From Frank Holmes of U.S. Global Investors:
Central banks have been on a gold buying spree. In "The Rising Financial Gold Market," I highlighted how countries such as Mexico, Russia, and Thailand were adding to their gold reserves. And in 2010, central banks became a net buyer of gold for the first time in 21 years, according to the World Gold Council.
Central bank gold buying could soon be matched with other global banks if gold's quality as an asset gets upgraded to Tier 1 status by the Basel Committee on Banking Supervision (BCBS).
The BCBS is an international banking supervisory committee that provides a forum for determining global standards to ensure that banks all around the world have adequate capital. The group is comprised of members from all over the world, including Brazil, Canada, Germany, Hong Kong, Mexico, South Africa, Turkey, the U.K., and the U.S.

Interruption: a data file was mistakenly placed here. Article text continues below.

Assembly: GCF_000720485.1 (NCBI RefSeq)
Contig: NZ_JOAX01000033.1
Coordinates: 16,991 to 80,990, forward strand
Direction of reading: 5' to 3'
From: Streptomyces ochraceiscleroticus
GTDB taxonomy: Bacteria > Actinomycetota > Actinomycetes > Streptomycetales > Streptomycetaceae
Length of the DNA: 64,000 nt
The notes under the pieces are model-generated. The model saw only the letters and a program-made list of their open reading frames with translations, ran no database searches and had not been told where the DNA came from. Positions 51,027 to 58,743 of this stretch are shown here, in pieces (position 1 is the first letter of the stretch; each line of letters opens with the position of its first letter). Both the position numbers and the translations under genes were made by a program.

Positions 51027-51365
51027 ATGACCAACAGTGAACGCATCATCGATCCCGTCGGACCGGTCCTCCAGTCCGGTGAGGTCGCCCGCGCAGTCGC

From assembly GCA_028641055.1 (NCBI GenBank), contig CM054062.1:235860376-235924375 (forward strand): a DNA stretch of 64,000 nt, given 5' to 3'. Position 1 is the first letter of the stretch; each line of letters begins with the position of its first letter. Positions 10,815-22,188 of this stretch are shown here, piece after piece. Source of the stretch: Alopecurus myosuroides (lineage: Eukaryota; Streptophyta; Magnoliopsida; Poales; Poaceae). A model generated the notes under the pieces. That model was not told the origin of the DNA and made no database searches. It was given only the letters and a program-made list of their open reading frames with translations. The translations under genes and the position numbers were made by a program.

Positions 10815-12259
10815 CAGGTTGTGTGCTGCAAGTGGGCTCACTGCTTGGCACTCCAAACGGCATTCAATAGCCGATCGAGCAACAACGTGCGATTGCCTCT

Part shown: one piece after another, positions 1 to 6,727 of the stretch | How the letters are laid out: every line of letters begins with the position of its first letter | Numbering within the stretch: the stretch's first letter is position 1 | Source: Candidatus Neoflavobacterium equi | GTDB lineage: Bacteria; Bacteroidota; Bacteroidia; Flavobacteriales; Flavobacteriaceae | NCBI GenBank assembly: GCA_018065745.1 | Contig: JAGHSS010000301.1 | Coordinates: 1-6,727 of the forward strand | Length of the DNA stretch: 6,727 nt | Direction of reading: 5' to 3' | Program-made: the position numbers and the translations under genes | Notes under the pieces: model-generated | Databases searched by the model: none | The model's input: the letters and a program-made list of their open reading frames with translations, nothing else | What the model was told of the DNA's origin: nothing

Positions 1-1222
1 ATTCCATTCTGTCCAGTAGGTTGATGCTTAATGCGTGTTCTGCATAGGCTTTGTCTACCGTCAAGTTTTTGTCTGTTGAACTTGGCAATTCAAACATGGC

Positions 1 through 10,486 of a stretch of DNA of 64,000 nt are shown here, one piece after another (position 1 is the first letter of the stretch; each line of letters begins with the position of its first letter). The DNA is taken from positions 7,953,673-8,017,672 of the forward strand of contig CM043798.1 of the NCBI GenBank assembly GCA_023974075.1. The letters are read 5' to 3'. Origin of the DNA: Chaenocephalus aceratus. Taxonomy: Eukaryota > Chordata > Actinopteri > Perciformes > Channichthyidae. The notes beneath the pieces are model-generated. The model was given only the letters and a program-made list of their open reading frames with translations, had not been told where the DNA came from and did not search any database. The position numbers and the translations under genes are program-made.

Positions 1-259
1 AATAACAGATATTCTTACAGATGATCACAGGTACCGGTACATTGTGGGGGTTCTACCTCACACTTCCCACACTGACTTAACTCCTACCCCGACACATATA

After the global economic crisis, its top priority was to increase banks' ability to absorb market shocks. One way to do this was to raise the percentage of common equity – considered the least risky of banks' assets – that banks were required to hold from two percent to seven percent.
The BCBS has three tiers to grade the quality of capital held by financial institutions...
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